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Volunteers are ‘workers’ for the purposes of anti-bullying legislation


The need for all employers to be aware that volunteers, who may be engaged in in any capacity, are eligible to bring about a claim under anti-bullying jurisdiction has been highlighted by a recent determination of the Fair Work Commission.

While much focus has been given to the importance of preventing workplace bullying for employees, it is important for employers to remember that national anti-bullying laws also cover certain non-employees such as

  • outworkers,
  • work experience students,
  • contractors or subcontractors, and
  • volunteers.

Section 789FC of the Fair Work Act 2009 (Cth) allows a “worker” who has a belief that they are being bullied at work to apply to the Fair Work Commission for a stop bullying order. Traditionally, a worker has been defined as being an individual who performs work in any capacity for a person conducting a business or undertaking, whether as an employee, a contractor, a subcontractor, an outworker, an apprentice, a trainee, a student gaining work experience or a volunteer working in a non-wholly volunteer association.

Case law has historically provided that a volunteer would only be considered a “worker” for the purposes of the FW Act:

  • where a person volunteers for an association that employs at least one person as an employee to work for the association; and
  • where the association is working for a purpose other than a community purpose; and
  • where the association is a person conducting a business or undertaking.

However, in early 2019 the scope of a “worker” was tested and had the result of broadening the coverage of the Fair Work Act 2009’s anti-bullying protections.

The case of Bibawi v Stepping Stone Clubhouse Inc (2019) is the first case to clearly confirm that anti-bullying protections are available to any applicant who ‘performs work’ in most organisations, thereby confirming that the definition of ‘worker’ actually applies to all unpaid volunteers, including those engaged by an association working for a community purpose.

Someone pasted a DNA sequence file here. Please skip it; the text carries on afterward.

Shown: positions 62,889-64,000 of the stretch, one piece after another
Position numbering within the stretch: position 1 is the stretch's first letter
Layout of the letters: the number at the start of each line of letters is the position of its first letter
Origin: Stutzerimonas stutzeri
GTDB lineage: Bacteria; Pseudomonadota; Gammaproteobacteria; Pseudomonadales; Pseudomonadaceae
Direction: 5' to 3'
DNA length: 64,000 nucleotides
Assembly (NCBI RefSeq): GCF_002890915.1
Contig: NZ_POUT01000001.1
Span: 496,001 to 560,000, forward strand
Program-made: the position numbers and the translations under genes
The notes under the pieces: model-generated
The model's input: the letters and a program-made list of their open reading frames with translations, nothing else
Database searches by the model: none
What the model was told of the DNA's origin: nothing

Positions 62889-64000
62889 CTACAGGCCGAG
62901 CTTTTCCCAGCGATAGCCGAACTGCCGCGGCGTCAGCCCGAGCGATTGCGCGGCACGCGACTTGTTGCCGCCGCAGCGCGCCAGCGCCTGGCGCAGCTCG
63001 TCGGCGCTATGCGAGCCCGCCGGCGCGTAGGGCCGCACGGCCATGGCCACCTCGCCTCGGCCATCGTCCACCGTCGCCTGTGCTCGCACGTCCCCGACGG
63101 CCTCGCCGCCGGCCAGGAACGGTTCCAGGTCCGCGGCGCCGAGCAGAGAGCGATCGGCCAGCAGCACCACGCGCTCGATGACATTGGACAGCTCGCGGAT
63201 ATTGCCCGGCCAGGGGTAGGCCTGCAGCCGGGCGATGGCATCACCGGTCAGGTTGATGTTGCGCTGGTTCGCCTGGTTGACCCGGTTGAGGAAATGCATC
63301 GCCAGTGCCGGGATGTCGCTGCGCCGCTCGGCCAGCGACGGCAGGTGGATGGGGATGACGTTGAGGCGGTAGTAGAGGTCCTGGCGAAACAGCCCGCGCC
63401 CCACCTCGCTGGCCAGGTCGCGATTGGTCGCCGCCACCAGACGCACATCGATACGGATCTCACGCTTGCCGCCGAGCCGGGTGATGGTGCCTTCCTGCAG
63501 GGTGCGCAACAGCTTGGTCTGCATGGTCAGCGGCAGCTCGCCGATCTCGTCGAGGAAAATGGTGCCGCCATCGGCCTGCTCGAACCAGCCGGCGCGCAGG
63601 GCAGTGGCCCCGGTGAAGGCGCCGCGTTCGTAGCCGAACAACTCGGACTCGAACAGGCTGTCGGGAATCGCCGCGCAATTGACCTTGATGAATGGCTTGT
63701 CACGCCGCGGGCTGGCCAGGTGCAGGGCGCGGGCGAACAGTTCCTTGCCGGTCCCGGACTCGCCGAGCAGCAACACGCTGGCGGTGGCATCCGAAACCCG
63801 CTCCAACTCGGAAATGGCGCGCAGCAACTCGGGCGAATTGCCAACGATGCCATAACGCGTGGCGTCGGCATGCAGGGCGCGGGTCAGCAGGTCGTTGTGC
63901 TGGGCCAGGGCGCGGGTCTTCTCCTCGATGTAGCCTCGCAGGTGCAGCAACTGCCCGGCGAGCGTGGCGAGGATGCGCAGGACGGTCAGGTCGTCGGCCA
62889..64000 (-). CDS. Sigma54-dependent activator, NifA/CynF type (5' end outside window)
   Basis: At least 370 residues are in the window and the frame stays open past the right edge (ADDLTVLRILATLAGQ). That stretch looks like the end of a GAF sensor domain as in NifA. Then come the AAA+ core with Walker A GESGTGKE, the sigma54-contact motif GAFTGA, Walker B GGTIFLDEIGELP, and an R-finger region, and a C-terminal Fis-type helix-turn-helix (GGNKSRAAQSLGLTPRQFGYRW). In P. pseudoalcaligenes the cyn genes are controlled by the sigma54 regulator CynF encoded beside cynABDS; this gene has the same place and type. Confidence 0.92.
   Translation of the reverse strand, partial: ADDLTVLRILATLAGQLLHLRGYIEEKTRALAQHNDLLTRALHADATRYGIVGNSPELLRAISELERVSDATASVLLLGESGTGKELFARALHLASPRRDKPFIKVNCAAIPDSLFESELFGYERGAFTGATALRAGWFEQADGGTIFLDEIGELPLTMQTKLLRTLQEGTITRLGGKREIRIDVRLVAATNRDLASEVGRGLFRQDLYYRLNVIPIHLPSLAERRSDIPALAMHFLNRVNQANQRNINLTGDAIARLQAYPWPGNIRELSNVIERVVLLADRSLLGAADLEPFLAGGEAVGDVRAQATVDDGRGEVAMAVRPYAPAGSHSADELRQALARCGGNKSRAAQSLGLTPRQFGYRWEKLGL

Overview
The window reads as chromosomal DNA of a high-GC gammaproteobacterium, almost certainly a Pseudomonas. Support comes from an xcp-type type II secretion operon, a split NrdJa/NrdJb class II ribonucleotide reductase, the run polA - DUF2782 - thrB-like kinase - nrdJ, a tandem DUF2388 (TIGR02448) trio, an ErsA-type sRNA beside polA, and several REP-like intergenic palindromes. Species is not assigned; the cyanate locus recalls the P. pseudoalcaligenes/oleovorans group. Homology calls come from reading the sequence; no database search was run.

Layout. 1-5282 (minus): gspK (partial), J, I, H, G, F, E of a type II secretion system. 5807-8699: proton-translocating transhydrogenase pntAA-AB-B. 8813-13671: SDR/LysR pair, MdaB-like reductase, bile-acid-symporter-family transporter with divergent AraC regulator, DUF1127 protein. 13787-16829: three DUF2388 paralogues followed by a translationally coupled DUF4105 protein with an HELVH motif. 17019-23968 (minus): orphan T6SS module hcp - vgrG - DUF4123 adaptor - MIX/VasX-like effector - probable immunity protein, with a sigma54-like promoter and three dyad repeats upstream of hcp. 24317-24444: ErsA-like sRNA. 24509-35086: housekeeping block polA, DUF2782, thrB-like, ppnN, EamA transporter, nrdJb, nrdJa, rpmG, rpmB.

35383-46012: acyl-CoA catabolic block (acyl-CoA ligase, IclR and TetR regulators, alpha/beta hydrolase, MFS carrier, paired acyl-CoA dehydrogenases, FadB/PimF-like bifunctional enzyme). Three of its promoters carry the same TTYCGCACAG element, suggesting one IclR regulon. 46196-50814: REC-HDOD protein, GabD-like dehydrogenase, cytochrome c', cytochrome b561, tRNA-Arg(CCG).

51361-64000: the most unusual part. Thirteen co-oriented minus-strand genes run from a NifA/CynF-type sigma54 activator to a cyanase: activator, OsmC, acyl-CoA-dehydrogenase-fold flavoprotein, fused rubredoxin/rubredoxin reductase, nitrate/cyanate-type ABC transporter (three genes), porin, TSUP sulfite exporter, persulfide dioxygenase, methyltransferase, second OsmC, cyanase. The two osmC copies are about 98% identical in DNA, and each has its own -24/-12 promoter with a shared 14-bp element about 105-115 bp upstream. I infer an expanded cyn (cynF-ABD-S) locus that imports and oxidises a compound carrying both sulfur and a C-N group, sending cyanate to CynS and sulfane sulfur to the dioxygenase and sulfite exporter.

In this case:

  • the respondent was a community organisation which provides services and support for people living with mental illness.
  • the applicant was both a member and a voluntary participant in the organisation’s mental health program.

It was alleged by the applicant that employees of the respondent had intimidated, threatened and stalked him prior to having banned him from the service for a month last year.

Since 2012, the applicant had also spent eight hours a week undertaking duties such as:

  • handling petty cash
  • performing data input,
  • newsletter submissions,
  • conducting orientations and tours
  • general clerical duties

Initially, the Fair Work Commission found that the applicant was not entitled to apply for anti-bullying orders because he was not a ‘worker’ in the relevant sense. However, on appeal the FWC full bench observed that there was nothing in the FW Act’s definition of a ‘worker’ that excluded the applicant because there is no requirement that ‘work’ be performed for any particular purpose. Rather, it was held that a ‘worker’ need only perform work ‘in any capacity for’ the person conducting the business or undertaking in order to satisfy the definition. 

The applicant’s status as a client of the organisation did not change the fact that he also ‘performed work’ for the respondent in the capacity of a volunteer. Nor did the fact that the work performed was intended to improve his well-being and health. As a result, it was accepted that the volunteer was a ‘worker’ as the work he performed genuinely contributed to the respondent and was of value to its day to day operations.

This finding is significant in that it demonstrates that the Fair Work anti-bullying protections are very broad in their coverage and will be available to any applicant who performs work within almost any organisation.

Should a successful bullying claim be made, there are a broad range of penalties which may be imposed (both monetary and non-monetary). Examples of previous non-monetary remedies that have been ordered by Fair Work following a finding of bullying have included stop-bullying orders which required employers to relocate an applicant’s office, change reporting lines and to employee training courses.

To minimise the potential risk of a bullying claim being lodged, all employers are encouraged to actively take reasonable measures to mitigate the risks of workplace bullying, including implementing up-to-date policies and procedures and undertaking regular training.

HR Advice Online can assist you with reviewing your workplace policies and facilitating training programs. In addition to your HR Advice Online Subscription, we can provide half day training programs for your workers and managers.

Please contact us on 1300 720 004 or via email at [email protected] for more information on how we can help you.

Information in HR Advice Online guides and blog posts is meant purely for educational discussion of human resources issues. It contains only general information about human resources matters and due to factors such as government legislation changes, may not be up-to-date at the time of reading. It is not legal advice and should not be treated as such.

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